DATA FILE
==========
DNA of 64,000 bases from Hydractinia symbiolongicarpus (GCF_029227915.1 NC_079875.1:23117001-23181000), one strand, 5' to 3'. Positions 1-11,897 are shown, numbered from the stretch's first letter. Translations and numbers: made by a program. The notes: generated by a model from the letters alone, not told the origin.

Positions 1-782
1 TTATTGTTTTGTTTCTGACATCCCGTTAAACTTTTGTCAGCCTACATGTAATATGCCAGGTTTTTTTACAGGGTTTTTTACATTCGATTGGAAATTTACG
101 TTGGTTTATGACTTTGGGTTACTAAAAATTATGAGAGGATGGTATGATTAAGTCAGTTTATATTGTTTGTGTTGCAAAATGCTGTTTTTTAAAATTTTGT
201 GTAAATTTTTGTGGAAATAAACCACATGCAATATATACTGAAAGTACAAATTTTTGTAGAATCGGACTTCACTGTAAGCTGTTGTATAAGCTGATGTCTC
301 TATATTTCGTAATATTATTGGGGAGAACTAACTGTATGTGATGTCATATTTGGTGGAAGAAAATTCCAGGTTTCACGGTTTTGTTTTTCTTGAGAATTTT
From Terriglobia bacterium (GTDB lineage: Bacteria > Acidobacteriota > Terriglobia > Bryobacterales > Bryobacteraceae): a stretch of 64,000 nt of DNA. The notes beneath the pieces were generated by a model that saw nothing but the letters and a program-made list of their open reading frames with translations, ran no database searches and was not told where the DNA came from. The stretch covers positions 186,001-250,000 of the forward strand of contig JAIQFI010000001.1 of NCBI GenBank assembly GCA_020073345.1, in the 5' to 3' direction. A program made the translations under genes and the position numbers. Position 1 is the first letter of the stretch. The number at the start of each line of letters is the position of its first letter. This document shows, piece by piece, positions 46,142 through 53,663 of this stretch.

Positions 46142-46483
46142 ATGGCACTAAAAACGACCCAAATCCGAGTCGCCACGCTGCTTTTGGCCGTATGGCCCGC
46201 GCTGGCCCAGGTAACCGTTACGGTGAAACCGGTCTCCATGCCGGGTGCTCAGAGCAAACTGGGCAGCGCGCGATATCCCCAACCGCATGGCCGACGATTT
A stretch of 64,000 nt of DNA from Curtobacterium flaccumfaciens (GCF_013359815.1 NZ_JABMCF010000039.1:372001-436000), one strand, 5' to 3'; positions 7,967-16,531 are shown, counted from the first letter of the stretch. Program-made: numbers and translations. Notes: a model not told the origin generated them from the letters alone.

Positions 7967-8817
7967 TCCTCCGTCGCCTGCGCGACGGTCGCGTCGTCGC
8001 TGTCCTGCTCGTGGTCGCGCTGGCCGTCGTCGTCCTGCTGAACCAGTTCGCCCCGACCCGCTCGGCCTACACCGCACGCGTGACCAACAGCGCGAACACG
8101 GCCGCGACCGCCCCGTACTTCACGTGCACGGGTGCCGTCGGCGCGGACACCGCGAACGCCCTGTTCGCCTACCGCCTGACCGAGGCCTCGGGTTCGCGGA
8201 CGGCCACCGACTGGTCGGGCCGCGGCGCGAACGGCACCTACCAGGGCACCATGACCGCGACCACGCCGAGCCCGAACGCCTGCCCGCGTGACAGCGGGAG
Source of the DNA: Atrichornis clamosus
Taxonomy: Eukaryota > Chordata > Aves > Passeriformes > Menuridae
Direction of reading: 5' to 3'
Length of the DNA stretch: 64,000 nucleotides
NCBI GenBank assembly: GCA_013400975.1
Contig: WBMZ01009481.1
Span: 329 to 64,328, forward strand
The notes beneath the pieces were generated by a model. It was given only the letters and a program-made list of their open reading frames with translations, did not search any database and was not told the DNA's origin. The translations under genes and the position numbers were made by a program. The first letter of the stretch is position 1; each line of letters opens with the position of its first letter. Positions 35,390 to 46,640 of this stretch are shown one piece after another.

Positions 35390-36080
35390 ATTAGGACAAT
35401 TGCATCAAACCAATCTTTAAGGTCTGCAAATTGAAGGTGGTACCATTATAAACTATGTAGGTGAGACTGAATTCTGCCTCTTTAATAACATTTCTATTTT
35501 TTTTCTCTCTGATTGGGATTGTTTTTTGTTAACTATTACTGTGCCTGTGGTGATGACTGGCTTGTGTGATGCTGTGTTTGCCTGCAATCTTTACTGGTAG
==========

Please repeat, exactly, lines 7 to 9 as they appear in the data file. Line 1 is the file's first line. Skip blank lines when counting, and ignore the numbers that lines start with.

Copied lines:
From Terriglobia bacterium (GTDB lineage: Bacteria > Acidobacteriota > Terriglobia > Bryobacterales > Bryobacteraceae): a stretch of 64,000 nt of DNA. The notes beneath the pieces were generated by a model that saw nothing but the letters and a program-made list of their open reading frames with translations, ran no database searches and was not told where the DNA came from. The stretch covers positions 186,001-250,000 of the forward strand of contig JAIQFI010000001.1 of NCBI GenBank assembly GCA_020073345.1, in the 5' to 3' direction. A program made the translations under genes and the position numbers. Position 1 is the first letter of the stretch. The number at the start of each line of letters is the position of its first letter. This document shows, piece by piece, positions 46,142 through 53,663 of this stretch.

Positions 46142-46483
46142 ATGGCACTAAAAACGACCCAAATCCGAGTCGCCACGCTGCTTTTGGCCGTATGGCCCGC